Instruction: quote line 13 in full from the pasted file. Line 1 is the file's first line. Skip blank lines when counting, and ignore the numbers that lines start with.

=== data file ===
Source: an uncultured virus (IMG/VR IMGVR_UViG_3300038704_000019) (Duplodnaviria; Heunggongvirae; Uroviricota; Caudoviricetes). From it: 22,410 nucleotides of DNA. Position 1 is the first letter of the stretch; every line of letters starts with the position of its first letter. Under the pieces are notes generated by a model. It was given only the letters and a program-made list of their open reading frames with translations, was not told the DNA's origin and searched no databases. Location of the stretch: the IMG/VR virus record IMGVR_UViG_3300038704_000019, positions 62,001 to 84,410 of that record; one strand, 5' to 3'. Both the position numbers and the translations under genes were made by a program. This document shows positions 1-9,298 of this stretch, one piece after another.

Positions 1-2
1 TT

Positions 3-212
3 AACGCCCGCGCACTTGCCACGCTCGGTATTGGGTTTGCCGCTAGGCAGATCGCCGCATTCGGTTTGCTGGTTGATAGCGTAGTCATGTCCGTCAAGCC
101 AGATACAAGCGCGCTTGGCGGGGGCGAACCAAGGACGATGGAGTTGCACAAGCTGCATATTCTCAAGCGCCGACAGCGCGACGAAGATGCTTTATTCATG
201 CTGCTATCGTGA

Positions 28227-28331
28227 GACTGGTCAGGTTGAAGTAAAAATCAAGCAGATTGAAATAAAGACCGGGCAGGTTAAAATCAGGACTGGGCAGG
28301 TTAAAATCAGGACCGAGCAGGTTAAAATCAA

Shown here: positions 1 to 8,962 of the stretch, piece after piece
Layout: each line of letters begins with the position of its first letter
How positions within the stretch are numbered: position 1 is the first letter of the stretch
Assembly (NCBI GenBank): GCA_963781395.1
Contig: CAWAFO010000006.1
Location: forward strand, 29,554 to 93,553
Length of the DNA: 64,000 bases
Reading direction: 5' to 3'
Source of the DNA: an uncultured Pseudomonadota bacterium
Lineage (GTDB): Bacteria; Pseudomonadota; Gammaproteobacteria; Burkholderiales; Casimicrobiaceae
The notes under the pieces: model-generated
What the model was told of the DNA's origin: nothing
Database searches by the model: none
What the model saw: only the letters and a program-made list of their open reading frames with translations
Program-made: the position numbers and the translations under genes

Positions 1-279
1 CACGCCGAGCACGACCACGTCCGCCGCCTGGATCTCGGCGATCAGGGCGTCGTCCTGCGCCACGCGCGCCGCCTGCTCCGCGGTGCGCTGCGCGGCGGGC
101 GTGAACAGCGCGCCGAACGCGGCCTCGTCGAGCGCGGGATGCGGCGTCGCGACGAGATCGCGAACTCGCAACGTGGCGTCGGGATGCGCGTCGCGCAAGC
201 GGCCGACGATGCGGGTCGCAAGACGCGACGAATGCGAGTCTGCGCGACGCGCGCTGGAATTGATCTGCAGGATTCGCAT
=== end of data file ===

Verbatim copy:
How positions within the stretch are numbered: position 1 is the first letter of the stretch